"We conclude that the Dominion Voting System is intentionally and purposefully designed with inherent errors to create systemic fraud and influence election results," wrote the Allied Security Operations Group, an election watchdog who carried out a forensic audit on multiple Dominion machines in Antrim County, Michigan. (Related: "Glitch" in Michigan county gives Biden an extra 6,000 votes – similar anomalies found in 47 other counties.)
Allied Security Operations is led by Matthew DePerno, a local lawyer representing a plaintiff involved in an election-fraud case.
"The system intentionally generates an enormously high number of ballot errors," continued the report. "The electronic ballots are then transferred for adjudication. The intentional errors lead to bulk adjudication of ballots with no oversight, no transparency and no audit trail. This leads to voter or election fraud."
Allied Security Operations called Dominion's involvement in the election a "national security imperative." They have asked Trump to invoke an executive order he issued back in 2018 that would direct John Ratcliffe, the Director of National Intelligence, to conduct an assessment to determine whether there was rampant foreign interference in the recent election. It would also allow Trump to take appropriate action against the foreign actors who are found tampering or in any way attempting to influence the election results.
"We recommend that an independent group should be empaneled to determine the extent of adjudication errors throughout the State of Michigan," said Russell Ramsland, a former Republican congressional candidate in Texas, a cybersecurity expert and current member of Allied Security Operations' management team.
"This is a national security issue."
According to Allied Security Operations' analysis of Antrim County's "tabulation log," the county had an "error rate" of 68 percent. They then claimed that the results that came in from the county are not certifiable and that the error rate is too high for this to simply be human error. It must have been caused by the software.
Allied Security Operations' report was released after Circuit Court Judge Kevin Elsenheimer allowed them to publicly release and discuss the information they were able to collect. The data was previously under a protective order, with state and county officials objecting to the report's release.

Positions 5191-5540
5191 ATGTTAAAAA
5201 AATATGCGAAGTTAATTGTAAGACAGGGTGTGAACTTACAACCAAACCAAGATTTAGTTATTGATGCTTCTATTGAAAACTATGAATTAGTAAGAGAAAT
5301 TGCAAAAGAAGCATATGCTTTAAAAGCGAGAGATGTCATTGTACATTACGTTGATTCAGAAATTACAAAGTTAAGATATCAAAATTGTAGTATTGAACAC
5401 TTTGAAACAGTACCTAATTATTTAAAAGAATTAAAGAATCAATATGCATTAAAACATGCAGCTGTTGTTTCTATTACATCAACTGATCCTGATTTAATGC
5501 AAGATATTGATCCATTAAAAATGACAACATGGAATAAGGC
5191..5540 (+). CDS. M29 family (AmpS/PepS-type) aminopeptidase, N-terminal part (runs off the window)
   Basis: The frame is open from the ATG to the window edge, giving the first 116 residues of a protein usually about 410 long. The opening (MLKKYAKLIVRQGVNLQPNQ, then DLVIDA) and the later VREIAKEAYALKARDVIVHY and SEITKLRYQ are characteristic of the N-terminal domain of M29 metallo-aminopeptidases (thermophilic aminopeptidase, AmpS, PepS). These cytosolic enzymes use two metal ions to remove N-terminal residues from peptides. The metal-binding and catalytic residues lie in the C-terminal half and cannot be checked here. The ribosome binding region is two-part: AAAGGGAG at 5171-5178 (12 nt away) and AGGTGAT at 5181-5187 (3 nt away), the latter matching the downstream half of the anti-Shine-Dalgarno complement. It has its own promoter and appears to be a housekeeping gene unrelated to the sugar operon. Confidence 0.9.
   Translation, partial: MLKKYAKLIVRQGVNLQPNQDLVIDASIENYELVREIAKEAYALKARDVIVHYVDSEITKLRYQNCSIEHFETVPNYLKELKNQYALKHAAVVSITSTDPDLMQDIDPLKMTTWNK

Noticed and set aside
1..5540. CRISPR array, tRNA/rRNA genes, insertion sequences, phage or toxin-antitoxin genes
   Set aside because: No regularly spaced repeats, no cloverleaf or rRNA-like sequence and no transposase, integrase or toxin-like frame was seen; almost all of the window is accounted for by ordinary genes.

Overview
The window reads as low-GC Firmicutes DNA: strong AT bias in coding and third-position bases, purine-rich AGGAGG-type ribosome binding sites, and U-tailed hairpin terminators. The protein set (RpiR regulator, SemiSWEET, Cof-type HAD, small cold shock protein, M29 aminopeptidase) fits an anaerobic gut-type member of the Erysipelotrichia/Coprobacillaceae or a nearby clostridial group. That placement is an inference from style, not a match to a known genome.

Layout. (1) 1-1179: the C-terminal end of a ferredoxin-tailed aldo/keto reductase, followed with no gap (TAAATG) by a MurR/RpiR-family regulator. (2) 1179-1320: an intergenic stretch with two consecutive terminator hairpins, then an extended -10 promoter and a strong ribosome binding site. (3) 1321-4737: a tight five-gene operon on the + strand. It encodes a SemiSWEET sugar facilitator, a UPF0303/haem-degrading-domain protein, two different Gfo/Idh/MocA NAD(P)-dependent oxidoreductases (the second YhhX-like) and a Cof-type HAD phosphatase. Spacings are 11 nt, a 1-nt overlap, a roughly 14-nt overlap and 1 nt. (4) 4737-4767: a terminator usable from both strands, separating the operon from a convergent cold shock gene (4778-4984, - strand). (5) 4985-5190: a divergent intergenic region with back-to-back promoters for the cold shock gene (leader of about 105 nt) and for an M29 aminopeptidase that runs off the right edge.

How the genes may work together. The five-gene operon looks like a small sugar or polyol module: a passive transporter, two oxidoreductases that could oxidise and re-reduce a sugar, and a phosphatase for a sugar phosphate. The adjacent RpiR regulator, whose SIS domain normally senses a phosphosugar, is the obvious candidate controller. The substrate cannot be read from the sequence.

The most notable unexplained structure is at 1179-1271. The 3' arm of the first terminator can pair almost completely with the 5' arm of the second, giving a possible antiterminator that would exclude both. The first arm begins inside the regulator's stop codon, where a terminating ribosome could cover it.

When The Epoch Times attempted to reach out to Dominion Voting Systems for a comment regarding the report, the firm repeatedly denied that they or any foreign entity have the power to change the outcome of the election through their software or through the glitches that are rampant within their systems.
In a different statement, Dominion argued that there weren't actually any software glitches in Antrim County or anywhere else in the state. The company said that the problems that were uncovered were actually just "isolated human errors not involving Dominion." They said that local officials failed to update the system on their Dominion machines, which caused the errors.
Dominion is alleging that they have been deliberately targeted in a campaign of "malicious and widespread disinformation… aimed at eroding confidence in the integrity of the 2020 presidential election." They argue that all of their systems have gone through rigorous federal and state testing to make sure that the results they produce actually represent the way people voted.
Dominion isn't the only entity outright denying the contents of Allied Security Operations' report.
Secretary of State Jocelyn Benson and Attorney General Dana Nessel, both Democrats, issued a joint statement that called the report "another in a long stream of misguided, vague and dubious assertions designed to erode public confidence in the November presidential election."
"If the Trump campaign had any actual evidence of wrongdoing or genuine suspicion thereof, they could have requested a hand recount of every ballot in the state," added Benson in a statement released on Monday.
Benson alleged that Allied Security Operations is a "shadowy organization" that has no right to call itself an expert on matters of election security and that all the group has done is fabricate baseless allegations of voter fraud and election tampering "in an effort to mislead American voters and undermine the integrity of the election."
Nessel argued that the Trump campaign hired Ramsland and Allied Security Operations in order to support the conclusion they want, and not out of a genuine desire to uncover the truth.
"It's why we give the other parties in a lawsuit a chance to depose the expert and challenge their qualifications in court," said Nessel.
Antrim County Clerk Sheryl Guy, a Republican, said that efforts made by the Trump campaign to "discredit" how they ran their election have saddened her.
"I did read the report," she said, "and found that there are many misleading statements that are simply not accurate."
Michigan Elections Director Jonathan Brater said in a report responding to Allied Security Operations' findings that the group's conclusions were supposedly "unsupported." Brater argued that what the group saw as fraud and intentional obfuscation were nothing more than "routine election procedures or error corrections."
The results of the forensic audit and the current lawsuit against Antrim County have forced county officials and the Michigan Bureau of Elections to begin a hand tally of every single ballot cast for their presidential election. This, Brater said, will provide all the proof necessary to show "that the Antrim County results are accurate."
This hand recount is set to begin on Thursday, Dec. 17.
Learn more about the ongoing legal battles in Michigan and other battleground states that will hopefully uncover the truth regarding the fraud that occurred in the election at VoteFraud.news.